Effectiveness of Farnesol for treatment of dog otitis complicated by Malassezia pachydermatis

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The study involved 30 dogs with otitis complicated by Malassezia pachydermatis . The animals were divided into 2 groups: experimental (n = 15) and control (n = 15). The experimental group was prescribed veterinary ear drops Surolan + a solution of the drug Farnesol; the control group - Surolan. The study showed that when Farnesol is added to the treatment regimen for fungal otitis etiology in dogs, small changes in the clinical composition of the blood are recorded, characterized by an increase in the number of erythrocytes and hemoglobin, a decrease in the number of leukocytes, with a decrease in the indicators of eosinophils and rod-shaped neutrophils in the experiment compared with the control. In addition, the complete absence of Malassezia pachydermatis in the smears of the ear contents after two weeks of therapy with a combined drug was proved. That is, in the experimental group, there were no cases of the presence of yeast-like fungi (YLF) in the smear after combined therapy with Surolan + Farnesol. And in the control group of 15 animals, YLF were observed in two with microscopy of ear exudate smears, but not in high concentration. The use of a combination of Surolan and Farnesol in dogs of the experimental group led to a decrease in hyperemia, itching, edema, ear fetid fluid on the 5th…7th days of treatment, and complete clinical recovery of the animals occurred by the 10th…14th day of therapy. In the control group, only Surolan was used, and improvement of clinical condition occurred on days 12…14, and recovery only after completion of the full course. As a result, both treatment regimens were successful, but the scheme with Farnesol gave faster results due to the wide spectrum of action of this drug: both antimicrobial and anti-inflammatory.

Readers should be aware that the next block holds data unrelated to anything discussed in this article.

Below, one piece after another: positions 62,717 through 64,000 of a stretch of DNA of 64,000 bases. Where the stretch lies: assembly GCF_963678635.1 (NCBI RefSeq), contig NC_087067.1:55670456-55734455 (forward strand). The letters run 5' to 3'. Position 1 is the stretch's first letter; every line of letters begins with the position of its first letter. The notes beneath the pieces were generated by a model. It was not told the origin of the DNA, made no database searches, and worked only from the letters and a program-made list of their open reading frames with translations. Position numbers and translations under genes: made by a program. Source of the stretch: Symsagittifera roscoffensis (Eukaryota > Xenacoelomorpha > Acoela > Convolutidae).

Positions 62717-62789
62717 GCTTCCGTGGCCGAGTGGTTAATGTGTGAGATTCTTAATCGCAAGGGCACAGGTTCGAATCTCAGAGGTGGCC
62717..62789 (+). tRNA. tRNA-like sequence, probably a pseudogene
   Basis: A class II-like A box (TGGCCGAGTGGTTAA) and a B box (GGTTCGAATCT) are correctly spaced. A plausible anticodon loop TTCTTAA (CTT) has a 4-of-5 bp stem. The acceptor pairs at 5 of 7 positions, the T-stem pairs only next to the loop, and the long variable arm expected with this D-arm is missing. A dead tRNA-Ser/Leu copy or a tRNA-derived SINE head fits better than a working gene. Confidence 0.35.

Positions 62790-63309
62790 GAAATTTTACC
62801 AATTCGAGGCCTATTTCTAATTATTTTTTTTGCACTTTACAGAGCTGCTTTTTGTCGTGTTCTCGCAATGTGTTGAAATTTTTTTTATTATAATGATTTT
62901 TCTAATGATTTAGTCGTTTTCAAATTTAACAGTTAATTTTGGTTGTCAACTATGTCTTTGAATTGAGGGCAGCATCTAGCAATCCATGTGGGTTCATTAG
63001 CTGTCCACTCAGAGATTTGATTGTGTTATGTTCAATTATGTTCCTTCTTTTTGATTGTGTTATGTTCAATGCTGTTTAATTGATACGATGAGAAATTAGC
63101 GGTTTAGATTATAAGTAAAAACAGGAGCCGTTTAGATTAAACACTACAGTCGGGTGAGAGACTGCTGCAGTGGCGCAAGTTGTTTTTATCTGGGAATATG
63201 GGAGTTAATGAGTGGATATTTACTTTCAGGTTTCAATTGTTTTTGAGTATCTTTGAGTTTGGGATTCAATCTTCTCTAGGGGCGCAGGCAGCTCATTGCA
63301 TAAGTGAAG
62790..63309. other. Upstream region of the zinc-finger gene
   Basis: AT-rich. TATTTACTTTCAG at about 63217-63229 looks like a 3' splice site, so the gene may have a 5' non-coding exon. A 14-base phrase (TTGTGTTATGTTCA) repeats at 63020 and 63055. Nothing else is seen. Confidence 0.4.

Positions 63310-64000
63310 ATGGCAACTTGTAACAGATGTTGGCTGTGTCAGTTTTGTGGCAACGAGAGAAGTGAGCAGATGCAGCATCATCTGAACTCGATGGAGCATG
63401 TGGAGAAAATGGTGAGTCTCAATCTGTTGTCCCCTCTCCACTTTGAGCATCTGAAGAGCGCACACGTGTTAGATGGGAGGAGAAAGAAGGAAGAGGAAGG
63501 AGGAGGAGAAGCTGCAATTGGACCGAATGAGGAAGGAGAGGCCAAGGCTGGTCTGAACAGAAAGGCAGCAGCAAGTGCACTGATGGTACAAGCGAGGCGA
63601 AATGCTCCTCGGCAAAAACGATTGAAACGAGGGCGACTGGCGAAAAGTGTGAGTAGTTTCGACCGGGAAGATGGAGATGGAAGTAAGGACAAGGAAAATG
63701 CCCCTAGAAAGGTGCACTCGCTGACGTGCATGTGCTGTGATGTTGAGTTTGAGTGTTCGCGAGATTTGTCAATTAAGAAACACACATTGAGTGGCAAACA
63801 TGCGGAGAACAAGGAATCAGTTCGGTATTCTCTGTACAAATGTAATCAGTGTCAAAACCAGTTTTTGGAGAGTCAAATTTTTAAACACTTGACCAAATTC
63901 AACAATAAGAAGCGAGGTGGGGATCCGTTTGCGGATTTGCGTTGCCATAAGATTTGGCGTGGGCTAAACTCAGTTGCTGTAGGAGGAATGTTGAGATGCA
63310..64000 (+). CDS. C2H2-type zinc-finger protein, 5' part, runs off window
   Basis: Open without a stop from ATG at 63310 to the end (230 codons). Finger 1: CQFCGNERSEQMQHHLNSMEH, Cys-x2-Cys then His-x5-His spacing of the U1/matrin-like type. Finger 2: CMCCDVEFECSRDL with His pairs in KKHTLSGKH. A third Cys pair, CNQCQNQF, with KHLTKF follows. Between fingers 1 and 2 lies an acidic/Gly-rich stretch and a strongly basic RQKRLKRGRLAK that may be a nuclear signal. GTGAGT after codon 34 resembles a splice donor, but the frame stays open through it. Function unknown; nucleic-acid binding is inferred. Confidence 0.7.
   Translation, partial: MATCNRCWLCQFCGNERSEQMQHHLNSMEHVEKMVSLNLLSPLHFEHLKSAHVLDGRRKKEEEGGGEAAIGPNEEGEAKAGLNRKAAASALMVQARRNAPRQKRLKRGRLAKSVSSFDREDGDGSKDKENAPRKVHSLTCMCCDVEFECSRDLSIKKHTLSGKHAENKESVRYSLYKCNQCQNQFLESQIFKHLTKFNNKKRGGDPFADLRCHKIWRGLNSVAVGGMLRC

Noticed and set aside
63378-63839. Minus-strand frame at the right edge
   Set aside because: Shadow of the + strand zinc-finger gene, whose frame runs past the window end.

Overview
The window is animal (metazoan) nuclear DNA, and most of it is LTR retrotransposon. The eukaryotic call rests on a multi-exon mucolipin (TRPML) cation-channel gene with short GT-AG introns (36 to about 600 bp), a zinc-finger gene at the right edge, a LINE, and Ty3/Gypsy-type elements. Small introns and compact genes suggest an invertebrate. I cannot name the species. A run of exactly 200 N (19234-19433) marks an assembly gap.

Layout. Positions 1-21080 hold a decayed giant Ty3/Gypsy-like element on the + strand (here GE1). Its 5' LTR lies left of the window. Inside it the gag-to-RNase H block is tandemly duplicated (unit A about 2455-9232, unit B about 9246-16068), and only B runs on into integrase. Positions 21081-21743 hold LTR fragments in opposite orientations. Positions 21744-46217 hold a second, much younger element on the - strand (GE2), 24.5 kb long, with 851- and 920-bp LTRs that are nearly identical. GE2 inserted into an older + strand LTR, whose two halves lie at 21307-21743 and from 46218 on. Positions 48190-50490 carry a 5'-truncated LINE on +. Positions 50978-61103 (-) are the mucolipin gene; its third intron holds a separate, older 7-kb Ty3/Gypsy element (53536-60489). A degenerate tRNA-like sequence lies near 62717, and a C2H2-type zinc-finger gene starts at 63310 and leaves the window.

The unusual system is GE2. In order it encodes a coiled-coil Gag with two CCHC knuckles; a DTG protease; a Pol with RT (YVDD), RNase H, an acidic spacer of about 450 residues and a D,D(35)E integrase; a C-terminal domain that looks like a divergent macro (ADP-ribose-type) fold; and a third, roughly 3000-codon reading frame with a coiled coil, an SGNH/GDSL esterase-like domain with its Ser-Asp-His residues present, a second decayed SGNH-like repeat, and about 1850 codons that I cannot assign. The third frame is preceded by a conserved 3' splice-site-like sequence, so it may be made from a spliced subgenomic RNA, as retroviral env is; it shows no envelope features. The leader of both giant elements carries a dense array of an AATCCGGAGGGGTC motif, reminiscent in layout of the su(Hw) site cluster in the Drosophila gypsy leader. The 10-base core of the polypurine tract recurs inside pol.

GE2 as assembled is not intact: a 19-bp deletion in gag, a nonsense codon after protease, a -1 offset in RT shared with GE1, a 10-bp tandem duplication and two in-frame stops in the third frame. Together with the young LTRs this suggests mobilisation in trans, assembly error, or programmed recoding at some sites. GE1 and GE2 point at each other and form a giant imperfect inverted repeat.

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Inflammatory processes of the middle ear complicated by fungal infection are a common pathology and, according to O.G. Dutova and co-authors, “otitis media account for 20 % of all diseases encountered in veterinary practice. It has also been found that otitis media of the outer ear in dogs and cats are five times more common than in other animal species” [1]. At the same time, there is a persistent trend worldwide towards an annual increase in the incidence of opportunistic mycoses in animals. According to many scientists, dermatomycoses (microsporia, trichophytia) are replaced by diseases caused by opportunistic fungi, one of these are yeast-like fungi (YLF) of the genera Candida and Malassezia [1–4]. But, although fungi of the genus Malassezia are the most common etiological agents of infectious otitis media in animals, it must be borne in mind that these diseases can also be caused by other types of bacteria and fungi, which indicates the need for qualified species identification of microorganisms isolated from animals suspected of having Malassezia infection.

The pathogenic properties of YLF of Malassezia genus and their clinical role in infectious diseases of domestic animals are still the topics of ongoing discussions. According to A. Puigdemont: “The factors due to which the transition of a microorganism from a non-pathogenic to a clearly pathogenic form capable of causing a disease has not been fully clarified” [5]. There is no consensus on whether Malassezia infections can be considered as independent diseases, or the development of these fungi becomes widespread as an aggravating factor against the background of other pathologies. In veterinary medicine, the clinical role of fungi of Malassezia genus in superficial, and deep mycoses has been established relatively recently — in the last 2–3 decades. However, it was these studies that made a significant contribution to understanding of pathogenesis of Malassezia infections. At the moment, most modern researchers share the opinion that pathogenicity of Malassezia spp. is “opportunistic” in nature, i. e. DPG is able to exhibit virulent properties only against background of significant predisposing factors. It follows from the work of Jacques Guillot that “Under favorable conditions (increased sebum secretion and humidity, violation of the epidermal barrier), they (Malassezia spp.) actively multiply, the yeast form of the fungus turns into mycelial, Malassezia is introduced into the epidermis, showing pathogenic properties” [6]. However, according to another theory proposed by R. Bond in 1996 and J. Korbelik in 2018, “the transformation from the yeast phase to the mycelial phase is not due to the special pathogenicity of the latter, but is only a consequence of lipid metabolism disorders in the host body. This is based on the fact that M. pachydermatis view is not able to transform into a mycelial form” [7, 8].